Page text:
• EOSR — I love your enthusiasm SO SO much!! These really are amazing folks — mother, father, and children — but the really wonderful thing is how they band together and work as a unit. Their handsome son is going to be a teacher and all but one will finish high school — Mith was still really discouraged that her one son just wanted to be a farmer and dropped out but if he’s got her skills and drive, he’ll do FINE as a farmer. How about those huge bags of rice behind Phey?? Can you believe they plant and then transplant EVERY seed??? Love your gazillion chickens for Mith !!!

  3. DENNIS EARLY

    hi —  there is a technical error in your transmission of this email today.  where the email message should show, i only get a lite gray blank screen.  pls check it out. thanks Dennis

  4. Julia Russell

    Betty- I have been a faithful follower of your incredible blog. This seems like one of the more challenging countries thus far. Please know that your work and your words make an incredible impact. I (and millions more) admire and genuinely appreciate all you’re doing. I’m so proud to share the planet w/ one who so beautifully illustrates the truth.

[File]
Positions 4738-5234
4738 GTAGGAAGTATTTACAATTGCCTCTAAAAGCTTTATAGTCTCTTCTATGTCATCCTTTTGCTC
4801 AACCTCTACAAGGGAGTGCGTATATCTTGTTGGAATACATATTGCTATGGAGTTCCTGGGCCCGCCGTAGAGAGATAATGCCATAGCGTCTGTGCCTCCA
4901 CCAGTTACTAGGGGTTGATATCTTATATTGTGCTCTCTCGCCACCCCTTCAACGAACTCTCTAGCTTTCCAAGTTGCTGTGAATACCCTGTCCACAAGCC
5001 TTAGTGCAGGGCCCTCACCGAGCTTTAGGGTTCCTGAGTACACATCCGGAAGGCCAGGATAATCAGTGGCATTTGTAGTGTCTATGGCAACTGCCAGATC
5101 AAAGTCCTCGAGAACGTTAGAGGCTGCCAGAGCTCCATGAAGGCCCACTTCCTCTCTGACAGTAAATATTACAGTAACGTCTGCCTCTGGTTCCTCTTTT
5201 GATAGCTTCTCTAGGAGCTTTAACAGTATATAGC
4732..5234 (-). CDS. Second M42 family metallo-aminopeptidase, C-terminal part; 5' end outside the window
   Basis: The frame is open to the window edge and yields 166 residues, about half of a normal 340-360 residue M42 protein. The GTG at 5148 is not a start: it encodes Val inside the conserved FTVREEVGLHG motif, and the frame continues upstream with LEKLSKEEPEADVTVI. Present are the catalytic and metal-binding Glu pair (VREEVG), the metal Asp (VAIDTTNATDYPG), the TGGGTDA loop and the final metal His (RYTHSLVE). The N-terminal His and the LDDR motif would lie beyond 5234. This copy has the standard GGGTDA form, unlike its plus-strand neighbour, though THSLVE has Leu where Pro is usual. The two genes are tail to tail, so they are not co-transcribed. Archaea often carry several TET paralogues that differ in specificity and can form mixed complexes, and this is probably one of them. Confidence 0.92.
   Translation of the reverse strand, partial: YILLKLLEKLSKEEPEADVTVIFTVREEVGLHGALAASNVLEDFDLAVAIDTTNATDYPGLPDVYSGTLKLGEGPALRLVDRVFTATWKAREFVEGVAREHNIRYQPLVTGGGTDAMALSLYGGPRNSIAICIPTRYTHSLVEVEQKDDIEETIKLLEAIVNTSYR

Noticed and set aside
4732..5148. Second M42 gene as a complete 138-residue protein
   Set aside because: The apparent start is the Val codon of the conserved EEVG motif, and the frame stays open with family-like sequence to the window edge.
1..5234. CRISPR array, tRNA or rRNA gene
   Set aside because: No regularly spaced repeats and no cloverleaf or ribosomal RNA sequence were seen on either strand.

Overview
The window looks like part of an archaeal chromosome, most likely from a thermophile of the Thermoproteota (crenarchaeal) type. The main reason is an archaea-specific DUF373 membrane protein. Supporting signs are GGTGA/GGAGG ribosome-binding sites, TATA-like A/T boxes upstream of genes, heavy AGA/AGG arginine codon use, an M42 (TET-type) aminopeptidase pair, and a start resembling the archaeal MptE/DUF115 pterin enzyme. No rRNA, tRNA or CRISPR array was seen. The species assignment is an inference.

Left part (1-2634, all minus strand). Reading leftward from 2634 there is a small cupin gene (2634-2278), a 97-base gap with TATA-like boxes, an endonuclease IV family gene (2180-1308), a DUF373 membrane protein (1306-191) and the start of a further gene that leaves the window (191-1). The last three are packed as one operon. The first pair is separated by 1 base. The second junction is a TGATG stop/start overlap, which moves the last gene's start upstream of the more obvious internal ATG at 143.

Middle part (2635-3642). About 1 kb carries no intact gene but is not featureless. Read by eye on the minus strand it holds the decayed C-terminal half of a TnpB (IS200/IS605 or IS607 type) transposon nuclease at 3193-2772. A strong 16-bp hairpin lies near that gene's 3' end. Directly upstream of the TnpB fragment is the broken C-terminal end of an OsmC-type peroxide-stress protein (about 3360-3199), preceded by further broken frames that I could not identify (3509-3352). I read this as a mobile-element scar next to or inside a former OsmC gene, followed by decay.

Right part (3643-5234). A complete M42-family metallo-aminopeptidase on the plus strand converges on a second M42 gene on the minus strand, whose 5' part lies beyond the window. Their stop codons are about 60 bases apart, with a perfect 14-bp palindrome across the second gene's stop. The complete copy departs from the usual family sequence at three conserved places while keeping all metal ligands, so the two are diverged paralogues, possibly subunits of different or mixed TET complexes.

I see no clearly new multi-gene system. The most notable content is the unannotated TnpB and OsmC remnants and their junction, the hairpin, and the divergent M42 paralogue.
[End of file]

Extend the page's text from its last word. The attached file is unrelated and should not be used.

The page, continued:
Best to you always,
    Julia Russell
    your friend from afar

    • Thanks SO much, Julia — and despite the fact that Cambodia made me angry in some ways (mostly because I really felt the government should be doing more to help its citizens) it also is such a lovely, enchanting place. I really adored the people, the food and the landscape…. hope I get to return before too long!!

  5. Sad statistics
    “almost none of the $18 billion Cambodia has received in international aid has been spent on irrigation or flood control …”

    but you always manage to show us something good: Mith Loeuy and her husband husband Phach Phey are managing to feed, clothe and educate their eight children inspite of all the corruption.
    800 chickens is a huge operation!